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July 22, 2006

Top 10 tips for Performance driving schools

This is my top ten list for doing high performance driving events or driving schools.

  1. Maintain the car religiously, don't skimp, if you skimp to save money, you'll be spending a lot more later.
  2. Flush brake fluid before first annual event, bleed before every event.
  3. Check your wheel lug torques before bringing the car on the track every session.
  4. Bleed your tire pressures to the maximum hot psis after every session.
  5. Keep your brake pads at least 50%, check every session.
  6. Check your engine oil level every session
  7. Change engine oil every event.
  8. Check all your guages/warning lights on a long straight every lap.
  9. Use the first day to figure out which cars in your session are faster than you and get behind them on the later sessions. It's no fun pointing people by all the time. Let the quickers guys go in front.
  10. Take it easy on tricky corners, you'll be no where near perfect on the rest of the track, focus on that the rest of the track before you push your luck, if you wreck the car then you won't be getting any better...

And lastly, the biggest tip of them all, have lots of money...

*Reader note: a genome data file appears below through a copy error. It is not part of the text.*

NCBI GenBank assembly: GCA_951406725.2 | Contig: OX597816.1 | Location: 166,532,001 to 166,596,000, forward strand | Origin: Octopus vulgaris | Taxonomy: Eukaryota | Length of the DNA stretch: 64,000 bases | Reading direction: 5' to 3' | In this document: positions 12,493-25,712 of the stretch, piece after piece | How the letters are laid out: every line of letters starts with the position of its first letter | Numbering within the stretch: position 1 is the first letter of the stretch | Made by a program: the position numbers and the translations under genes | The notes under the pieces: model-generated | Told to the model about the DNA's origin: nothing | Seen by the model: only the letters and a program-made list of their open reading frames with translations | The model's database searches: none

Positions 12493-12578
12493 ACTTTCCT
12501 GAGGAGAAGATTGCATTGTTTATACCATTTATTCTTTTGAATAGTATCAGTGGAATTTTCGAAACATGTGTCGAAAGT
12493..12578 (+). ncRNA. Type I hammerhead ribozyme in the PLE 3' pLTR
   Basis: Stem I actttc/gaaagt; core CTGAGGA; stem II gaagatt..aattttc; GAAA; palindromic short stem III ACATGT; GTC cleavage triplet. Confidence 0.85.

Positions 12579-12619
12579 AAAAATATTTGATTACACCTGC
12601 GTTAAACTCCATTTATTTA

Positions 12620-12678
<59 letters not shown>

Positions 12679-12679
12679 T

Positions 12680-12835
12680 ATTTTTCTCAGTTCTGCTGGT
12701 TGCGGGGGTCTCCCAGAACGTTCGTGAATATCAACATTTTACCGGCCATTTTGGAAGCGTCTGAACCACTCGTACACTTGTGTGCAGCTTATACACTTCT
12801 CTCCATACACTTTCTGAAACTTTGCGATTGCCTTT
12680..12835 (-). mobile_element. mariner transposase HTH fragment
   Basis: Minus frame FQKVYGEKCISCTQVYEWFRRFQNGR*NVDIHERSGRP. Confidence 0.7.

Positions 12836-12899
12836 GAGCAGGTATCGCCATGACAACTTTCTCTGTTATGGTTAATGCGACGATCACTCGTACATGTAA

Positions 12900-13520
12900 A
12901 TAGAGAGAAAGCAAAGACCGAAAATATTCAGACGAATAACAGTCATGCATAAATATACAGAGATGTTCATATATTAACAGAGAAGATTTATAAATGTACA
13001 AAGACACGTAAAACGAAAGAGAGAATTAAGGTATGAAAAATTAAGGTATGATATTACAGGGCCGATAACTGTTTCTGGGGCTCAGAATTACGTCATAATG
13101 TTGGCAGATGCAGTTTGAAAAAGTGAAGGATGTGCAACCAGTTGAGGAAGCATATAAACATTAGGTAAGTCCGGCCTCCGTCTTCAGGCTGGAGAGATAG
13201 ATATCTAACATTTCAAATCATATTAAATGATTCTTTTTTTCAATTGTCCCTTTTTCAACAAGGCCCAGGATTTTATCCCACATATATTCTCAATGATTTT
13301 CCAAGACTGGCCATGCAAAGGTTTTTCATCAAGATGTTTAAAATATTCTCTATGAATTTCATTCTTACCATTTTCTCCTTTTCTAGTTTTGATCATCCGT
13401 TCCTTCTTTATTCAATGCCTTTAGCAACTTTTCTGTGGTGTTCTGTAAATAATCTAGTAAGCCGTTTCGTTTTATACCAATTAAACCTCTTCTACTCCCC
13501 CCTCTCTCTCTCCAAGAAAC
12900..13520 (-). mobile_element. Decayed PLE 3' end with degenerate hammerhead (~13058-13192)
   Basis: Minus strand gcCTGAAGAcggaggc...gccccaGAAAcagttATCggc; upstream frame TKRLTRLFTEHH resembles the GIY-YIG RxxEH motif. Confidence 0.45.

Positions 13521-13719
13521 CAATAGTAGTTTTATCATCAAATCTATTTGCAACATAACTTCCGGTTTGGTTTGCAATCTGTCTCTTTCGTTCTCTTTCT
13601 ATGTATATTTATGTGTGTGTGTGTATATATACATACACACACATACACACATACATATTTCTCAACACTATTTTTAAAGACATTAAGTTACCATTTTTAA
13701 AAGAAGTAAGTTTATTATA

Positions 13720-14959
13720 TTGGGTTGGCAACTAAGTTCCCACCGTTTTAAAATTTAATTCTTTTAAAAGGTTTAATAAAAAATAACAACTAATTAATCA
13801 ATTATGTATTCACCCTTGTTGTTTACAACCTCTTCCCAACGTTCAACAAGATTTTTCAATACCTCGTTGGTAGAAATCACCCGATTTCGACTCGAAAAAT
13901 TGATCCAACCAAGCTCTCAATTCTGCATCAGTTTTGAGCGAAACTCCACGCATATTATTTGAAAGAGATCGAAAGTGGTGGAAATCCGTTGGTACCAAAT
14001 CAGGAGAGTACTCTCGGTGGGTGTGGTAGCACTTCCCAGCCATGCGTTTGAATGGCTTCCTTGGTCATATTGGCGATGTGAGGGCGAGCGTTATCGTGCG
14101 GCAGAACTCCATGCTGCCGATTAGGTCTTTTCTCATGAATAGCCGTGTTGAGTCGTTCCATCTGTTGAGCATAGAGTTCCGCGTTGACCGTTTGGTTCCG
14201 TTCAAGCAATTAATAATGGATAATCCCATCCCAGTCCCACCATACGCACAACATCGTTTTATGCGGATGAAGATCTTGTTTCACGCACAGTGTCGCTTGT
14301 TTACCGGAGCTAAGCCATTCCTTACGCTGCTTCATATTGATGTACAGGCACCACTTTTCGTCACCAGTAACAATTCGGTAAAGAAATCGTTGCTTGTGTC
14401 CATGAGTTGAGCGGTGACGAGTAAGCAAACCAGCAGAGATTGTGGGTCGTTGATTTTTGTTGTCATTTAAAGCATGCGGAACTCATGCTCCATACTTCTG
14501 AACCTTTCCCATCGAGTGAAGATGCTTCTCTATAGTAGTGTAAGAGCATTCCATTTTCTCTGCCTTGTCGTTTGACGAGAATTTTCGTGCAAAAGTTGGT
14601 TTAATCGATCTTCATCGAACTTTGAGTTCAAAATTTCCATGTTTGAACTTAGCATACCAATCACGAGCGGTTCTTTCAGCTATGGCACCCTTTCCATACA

July 22, 2006 | Permalink


Lots of money, cause you change stuff so much more often than needed. You don't use half your pads, you change engine oil way too often, and probably brake fluid too.

Some other stuff on that list is weird. Lug nut torque checks before every session? Oil checks every session? On a car that burns no oil? What are you worried about, not realizing you blew the oil hose on track and needing to check the fliud level in the paddock?

Posted by: Porsche Owner | Nov 13, 2006 4:43:32 PM

The thing with pads is a thiner pad is a hotter pad. If you are barreling towards T5 at Road America at 140mph and are braking at the 3 marker then you better make sure the brakes will work. It's all about margins and a hotter pad moves more heat to the caliper and the fluid and means boiling fluid faster. Pads are cheap to the consequences of a brake failure. It never happens to you? Cool, thats awesome. I'll pay a couple of hundred bucks extra a year for the insurance.

Lug nuts need to be checked. They can loosen for a variety of reasons on a track, curbing etc. Oil checks are useful and it's good to know when you need to top up before the engine fails because the oil level dropped.

Posted by: Billy | Nov 21, 2006 6:01:49 PM

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